Rescued racers from West Virginia track in need of homes

The greyhounds stretch their legs in the Pups without Partners kennel after their journey.

The greyhounds stretch their legs in the Pups without Partners kennel after their journey.

Over the past few weeks everyone who reads news has learned of the contaminated water that affected 300,000 people in the West Virginia area.

Most people never even imagined what several Northeast greyhound adoption groups were soon to be faced with.

Dogs, like humans, must drink clean fresh water to stay healthy.

At Mardi Gras Greyhound Park, large trucks of water have been brought in to hydrate the racing greyhounds at the track-side kennels. Many adoption groups were asked to make room for the lower grade and already retired greyhounds awaiting adoption.

So that in fact is just what is happening. On Friday morning 30 recently retired greyhounds headed north.

Some went to Long Island, some to Massachusetts, but most came right here to groups in Connecticut. They arrived tired but in good shape after their long journey.

Our group will host seven of the dogs, with five going to Long Island on Saturday. We are stretched to the max here at the kennel, but this is why we do what we do.

None of these dogs are in physical danger of any type; it’s just time for them to move. Trucking water to kennels is hard, back-breaking work, and if we take the dogs who are not running we can help relieve the stress on the kennel folks who are working hard, fighting extreme cold and no fresh water.

The greyhounds made their journey from West Virginia to Connecticut in a live animal carrier.

The greyhounds made their journey from West Virginia to Connecticut in a live animal carrier.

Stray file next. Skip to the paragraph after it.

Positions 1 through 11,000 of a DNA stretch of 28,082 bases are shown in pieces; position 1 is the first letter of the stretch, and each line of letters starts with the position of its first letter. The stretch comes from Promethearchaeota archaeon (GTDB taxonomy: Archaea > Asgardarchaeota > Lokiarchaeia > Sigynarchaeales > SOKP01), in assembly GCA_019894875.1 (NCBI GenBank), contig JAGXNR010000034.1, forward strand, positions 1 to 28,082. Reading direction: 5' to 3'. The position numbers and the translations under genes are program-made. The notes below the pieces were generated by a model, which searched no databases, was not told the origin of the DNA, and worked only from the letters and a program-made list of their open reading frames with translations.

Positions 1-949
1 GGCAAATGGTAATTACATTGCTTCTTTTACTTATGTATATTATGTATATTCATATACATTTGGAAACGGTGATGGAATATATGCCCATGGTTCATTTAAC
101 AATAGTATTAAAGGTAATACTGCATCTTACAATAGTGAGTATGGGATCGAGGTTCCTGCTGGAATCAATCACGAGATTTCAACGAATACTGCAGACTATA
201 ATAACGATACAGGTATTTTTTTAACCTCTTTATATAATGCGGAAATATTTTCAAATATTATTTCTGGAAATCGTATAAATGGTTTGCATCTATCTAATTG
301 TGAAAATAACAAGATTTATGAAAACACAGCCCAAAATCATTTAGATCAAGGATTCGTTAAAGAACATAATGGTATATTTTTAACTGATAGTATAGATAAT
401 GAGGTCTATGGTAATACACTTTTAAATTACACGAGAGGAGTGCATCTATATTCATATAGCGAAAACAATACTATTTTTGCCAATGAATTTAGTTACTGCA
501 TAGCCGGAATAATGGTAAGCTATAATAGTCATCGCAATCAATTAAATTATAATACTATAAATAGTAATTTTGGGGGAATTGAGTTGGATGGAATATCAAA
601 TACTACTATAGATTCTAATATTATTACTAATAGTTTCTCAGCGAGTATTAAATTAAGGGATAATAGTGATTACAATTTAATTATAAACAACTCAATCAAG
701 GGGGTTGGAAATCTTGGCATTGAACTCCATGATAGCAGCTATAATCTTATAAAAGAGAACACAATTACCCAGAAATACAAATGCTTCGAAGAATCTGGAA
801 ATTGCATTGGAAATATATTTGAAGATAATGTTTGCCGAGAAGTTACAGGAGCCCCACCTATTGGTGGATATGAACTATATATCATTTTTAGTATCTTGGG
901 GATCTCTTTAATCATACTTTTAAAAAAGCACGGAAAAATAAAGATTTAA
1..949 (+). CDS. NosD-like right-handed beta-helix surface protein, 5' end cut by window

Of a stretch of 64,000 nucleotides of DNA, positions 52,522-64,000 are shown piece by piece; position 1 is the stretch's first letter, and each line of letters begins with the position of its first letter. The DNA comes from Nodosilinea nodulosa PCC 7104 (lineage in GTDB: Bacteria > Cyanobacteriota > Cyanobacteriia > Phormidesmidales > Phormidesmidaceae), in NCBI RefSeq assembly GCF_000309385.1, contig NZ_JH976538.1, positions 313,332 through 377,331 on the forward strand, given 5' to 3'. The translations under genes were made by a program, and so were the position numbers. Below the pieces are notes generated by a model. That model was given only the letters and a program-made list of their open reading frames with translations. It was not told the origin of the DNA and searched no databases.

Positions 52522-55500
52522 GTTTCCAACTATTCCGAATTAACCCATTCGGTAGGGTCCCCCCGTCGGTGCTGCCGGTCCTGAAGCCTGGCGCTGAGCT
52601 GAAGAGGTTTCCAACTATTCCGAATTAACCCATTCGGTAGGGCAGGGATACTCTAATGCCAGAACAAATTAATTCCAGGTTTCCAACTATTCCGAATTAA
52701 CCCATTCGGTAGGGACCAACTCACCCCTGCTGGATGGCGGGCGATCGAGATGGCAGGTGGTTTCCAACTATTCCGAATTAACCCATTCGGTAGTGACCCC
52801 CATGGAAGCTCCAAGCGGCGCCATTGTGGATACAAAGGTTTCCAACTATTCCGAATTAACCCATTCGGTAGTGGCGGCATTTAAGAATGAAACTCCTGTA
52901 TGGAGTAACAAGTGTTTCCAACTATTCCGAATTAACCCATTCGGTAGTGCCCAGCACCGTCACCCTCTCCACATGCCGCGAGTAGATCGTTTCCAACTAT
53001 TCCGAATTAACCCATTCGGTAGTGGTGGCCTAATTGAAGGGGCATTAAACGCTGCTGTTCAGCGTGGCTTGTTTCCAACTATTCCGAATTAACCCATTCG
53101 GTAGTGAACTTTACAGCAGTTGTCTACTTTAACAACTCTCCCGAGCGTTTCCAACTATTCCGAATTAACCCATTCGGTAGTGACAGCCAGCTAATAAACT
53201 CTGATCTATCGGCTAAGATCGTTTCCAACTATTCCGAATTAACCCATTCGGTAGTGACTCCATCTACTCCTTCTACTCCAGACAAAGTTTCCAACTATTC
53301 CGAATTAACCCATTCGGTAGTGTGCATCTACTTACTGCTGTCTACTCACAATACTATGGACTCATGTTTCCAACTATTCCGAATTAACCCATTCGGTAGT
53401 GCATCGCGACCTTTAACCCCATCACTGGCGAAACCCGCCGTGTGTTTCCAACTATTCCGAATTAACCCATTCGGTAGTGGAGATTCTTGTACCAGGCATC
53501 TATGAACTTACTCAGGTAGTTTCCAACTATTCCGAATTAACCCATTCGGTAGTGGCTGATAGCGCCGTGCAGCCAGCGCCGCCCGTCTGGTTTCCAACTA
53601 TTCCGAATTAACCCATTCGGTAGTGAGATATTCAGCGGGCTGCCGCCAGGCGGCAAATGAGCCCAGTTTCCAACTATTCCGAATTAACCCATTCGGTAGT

Our group is supportive of the racing industry and is thankful for the other groups who are taking most of these dogs. Our group only has room for two, as we just took in some great new dogs from Florida.

We prepare for crisis as if it would happen every day, and the New England area groups all work together with the best interest of the dogs at all times.

Most of these new arrivals are between 2 to 5 years old and will be personality profiled by the receiving groups after their arrival.

Greyhounds by nature are loving, easily adaptable dogs that thrive on attention and want nothing more than love food and a nice comfy bed to sleep in.

“We don’t know who or what color or sex of dogs we will be getting at this point. All we know is they need a home, and we are ready to assist in this matter right now,” said Christine Johnson of Greyhound Rescue & Rehab in Cross River, N.Y.

Greyhound Rescue & Rehab will be receiving three greyhounds off this trip. Right now many adoption groups are overflowing with greyhounds awaiting homes as many issues have hindered swift adoptions. Economic reasons, weather and the holidays have effected adoptions greatly.

One group that is also receiving five greyhounds off this haul just got 10 last weekend.

“We did not know we were going to be needed for these dogs, but that’s what we are here for,” said Lisa Sallie, president of Grateful Greyhounds in Huntington, N.Y.

Rescue Groups

This young male has a broken leg form a racing injury.

This young male has a broken leg form a racing injury.

The groups listed below can be contacted for information and adoption inquiries.

• Pups without Partners, West Haven, 203-933-3607 pupswithoutpartners.org

• We Adopt Greyhounds (WAG): Glastonbury, 860-845-7196weadoptgreyhounds.org

• Greyhound Rescue & Rehab, Fairfield County, 914-763-2221greyhoundrescuerehab.org

• Grateful Greyhounds, Long Island and New York City, 516-735-5070,gratefulgreys.com

• Regap of Connecticut, Woodbridge, 203-393-1673, regapct.com

• CGA, Hartford and New Haven County, 860-836-5049, [email protected]

 

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